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A Simple Interpretation Of The Ethereum Classic Mining Difficulty Parameter

Christian Seberino

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The Ethereum Classic (ETC) mining difficulty parameter may seem mysterious to some. I will show it has a beautiful easy to understand interpretation.

Background

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Some ETC network computers receive rewards for creating, distributing and validating the blocks of the ETC blockchain. This work is referred to as mining and the computers as miners. To create valid blocks, miners keep adjusting random numbers in those blocks until corresponding 256 bit hashes meet a certain requirement. The random numbers are referred to as nonces. The hash requirements involve a number referred to as the difficulty. For a hash value H and difficulty d, this is the requirement:

H ≤ 2²⁵⁶ / d

Interpretation

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The probability of an arbitrary hash meeting the requirement is equal to the number of acceptable hashes divided by the number of possible hashes. In other words, for a difficulty d, this probability is equal to the following:

(2²⁵⁶ / d) / 2²⁵⁶ = 1 / d

I will now show that d equals the average required number of hashes to find an acceptable nonce. I will do this first using software and second using calculus:

Software Based Derivation - The following Python program finds the average required counts of random numbers, between zero and one, to obtain values less than 1 / d for various values of d:

#!/usr/bin/env python3

import random

ONE_MILLION = 1e6

def get_count(maximum):
        """
        Calculates the number of random values, between 0 and 1,
        generated before arriving at a value less than or equal to
        some maximum.
        """

        value = random.random()
        count = 1
        while value > maximum:
                value  = random.random()
                count += 1

        return count

def get_average(maximum):
        """
        Calculates the average output of one million get_count
        invocations for a given maximum.
        """

        average = 0
        for i in range(int(ONE_MILLION)):
                average += get_count(maximum) / ONE_MILLION

        return average

print("difficulty        average")
print("=========================")
for d in [10, 500, 1000, 50000, 100000]:
        average = get_average(1 / d)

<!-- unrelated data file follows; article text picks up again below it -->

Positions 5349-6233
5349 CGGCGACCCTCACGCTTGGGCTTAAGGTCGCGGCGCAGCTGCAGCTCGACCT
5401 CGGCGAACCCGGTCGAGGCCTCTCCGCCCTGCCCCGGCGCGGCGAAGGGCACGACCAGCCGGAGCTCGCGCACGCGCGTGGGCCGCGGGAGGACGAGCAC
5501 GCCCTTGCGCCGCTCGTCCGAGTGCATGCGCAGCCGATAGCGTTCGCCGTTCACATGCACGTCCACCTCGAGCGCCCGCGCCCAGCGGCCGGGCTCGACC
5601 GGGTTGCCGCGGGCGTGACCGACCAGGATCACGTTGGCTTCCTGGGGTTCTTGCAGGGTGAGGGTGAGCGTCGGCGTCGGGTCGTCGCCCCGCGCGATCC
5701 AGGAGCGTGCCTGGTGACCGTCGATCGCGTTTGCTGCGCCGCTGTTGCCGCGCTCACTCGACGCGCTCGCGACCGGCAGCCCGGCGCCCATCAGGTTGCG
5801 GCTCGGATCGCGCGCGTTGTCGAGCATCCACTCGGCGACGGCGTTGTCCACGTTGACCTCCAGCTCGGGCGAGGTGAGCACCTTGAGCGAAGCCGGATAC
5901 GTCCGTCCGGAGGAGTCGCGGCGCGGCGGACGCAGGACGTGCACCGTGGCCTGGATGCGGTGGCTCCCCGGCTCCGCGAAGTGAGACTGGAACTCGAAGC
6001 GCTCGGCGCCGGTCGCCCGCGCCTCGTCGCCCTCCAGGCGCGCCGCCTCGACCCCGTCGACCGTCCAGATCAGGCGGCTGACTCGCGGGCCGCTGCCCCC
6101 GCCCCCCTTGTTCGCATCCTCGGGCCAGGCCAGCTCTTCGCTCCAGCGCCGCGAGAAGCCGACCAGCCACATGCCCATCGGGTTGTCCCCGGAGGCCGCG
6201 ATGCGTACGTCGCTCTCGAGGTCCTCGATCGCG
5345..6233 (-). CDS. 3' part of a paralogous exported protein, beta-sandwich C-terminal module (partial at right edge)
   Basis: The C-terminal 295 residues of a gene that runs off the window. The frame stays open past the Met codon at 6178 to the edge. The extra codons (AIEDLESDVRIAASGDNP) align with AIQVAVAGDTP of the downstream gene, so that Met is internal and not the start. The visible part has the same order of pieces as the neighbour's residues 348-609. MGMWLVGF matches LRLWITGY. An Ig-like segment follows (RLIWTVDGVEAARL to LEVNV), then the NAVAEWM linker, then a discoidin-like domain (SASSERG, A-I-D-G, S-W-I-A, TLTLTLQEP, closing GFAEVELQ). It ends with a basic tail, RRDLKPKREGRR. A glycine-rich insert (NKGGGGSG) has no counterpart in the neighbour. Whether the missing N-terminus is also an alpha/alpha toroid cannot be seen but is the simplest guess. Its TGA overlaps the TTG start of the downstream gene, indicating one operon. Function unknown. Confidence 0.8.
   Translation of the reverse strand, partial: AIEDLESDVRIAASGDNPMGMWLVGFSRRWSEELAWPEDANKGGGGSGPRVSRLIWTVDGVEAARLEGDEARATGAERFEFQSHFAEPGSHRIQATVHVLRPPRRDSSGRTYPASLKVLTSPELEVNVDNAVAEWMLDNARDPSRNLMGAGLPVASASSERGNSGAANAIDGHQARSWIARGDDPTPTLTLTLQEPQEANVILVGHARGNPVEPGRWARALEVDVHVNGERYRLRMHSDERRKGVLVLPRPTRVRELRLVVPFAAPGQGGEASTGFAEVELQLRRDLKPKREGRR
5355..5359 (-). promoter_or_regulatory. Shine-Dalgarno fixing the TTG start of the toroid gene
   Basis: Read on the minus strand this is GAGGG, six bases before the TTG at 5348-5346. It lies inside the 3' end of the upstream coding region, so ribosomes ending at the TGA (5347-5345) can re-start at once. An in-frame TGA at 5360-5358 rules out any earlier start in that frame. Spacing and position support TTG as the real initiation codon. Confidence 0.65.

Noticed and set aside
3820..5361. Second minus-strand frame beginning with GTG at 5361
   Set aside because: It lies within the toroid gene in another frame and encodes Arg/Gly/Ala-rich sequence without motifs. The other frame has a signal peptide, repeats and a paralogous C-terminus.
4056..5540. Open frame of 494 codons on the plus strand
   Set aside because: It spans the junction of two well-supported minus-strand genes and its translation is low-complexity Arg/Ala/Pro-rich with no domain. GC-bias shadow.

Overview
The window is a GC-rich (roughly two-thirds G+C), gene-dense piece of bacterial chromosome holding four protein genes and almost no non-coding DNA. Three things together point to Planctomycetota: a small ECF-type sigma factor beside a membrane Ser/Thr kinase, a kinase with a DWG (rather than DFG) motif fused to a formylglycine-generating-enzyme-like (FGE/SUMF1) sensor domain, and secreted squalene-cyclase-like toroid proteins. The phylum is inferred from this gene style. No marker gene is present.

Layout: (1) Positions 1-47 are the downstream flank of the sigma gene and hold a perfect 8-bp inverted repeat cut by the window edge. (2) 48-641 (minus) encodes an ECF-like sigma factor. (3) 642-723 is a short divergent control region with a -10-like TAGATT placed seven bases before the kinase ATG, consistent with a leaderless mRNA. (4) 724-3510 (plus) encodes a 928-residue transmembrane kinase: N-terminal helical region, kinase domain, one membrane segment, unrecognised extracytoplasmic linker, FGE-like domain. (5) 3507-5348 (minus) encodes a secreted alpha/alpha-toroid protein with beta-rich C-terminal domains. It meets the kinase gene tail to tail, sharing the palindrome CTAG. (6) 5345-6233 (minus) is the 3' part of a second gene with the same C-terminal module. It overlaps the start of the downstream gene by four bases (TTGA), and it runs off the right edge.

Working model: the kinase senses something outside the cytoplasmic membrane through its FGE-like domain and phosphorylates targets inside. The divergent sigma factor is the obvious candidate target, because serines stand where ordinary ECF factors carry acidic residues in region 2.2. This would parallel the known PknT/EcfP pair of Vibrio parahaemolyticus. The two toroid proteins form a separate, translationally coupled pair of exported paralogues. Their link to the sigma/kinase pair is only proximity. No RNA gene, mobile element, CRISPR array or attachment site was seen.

print("   {:7d}     {:10.2f}".format(d, average))

Here is the output:

difficulty        average
=========================
        10          10.01
       500         500.26
      1000        1000.29
     50000       49916.62
    100000       99963.98

The errors can always be made smaller by averaging over a larger quantity of numbers. Clearly the average count is the difficulty.

Calculus Based Derivation - The probablity of a hash count of one is 1 / d. The probability of a hash count of two is (1 / d)(1 - 1 / d). The probability of a hash count of three is (1 / d)(1 - 1 / d)², etc. The average hash count is the sum of the products of these probabilities and their corresponding hash counts:

(1 / d)(1) + (1 / d)(1 - 1 / d)(2) + (1 / d)(1 - 1 / d)² (3) + …

Let A(x) be a function based on this expression such that the average hash count is A(1):

A(x) = (1 / d) + (2 / d)(1 - 1 / d)x + (3 / d)(1 - 1 / dx² + …

Here is the antiderivative of A(x):

(1 / d)x + (1 / d)(1 - 1 / d)x² + (1 / d)(1 - 1 / dx³ + …

This is equal the following geometric series divided by d - 1:

(1 - 1 / d) x + (1 - 1 / dx² +(1 - 1 / dx³ + (1 - 1 / d)⁴ x⁴ + …

Using the formula for an infinite geometric series, this can be shown to equal:

d / (d + x - dx) - 1

Since A(x) is equal to the derivative of its antiderivative, A(x) is equal to the derivative of the above expression divided by d - 1:

A(x) = d / (d + x - dx

Clearly the average hash count A(1) = d.

Conclusion

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The mining difficulty can be understood as the average number of hashes required to find a valid nonce. If it was mysterious before, hopefully now it is less so.

Feedback

You can contact me by clicking any of these icons:

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Acknowledgements

I would like to thank IOHK (Input Output Hong Kong) for funding this effort.

License

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This work is licensed under the Creative Commons Attribution ShareAlike 4.0
International License.

This page exists thanks in part to the following contributors:


cseberino
cseberino
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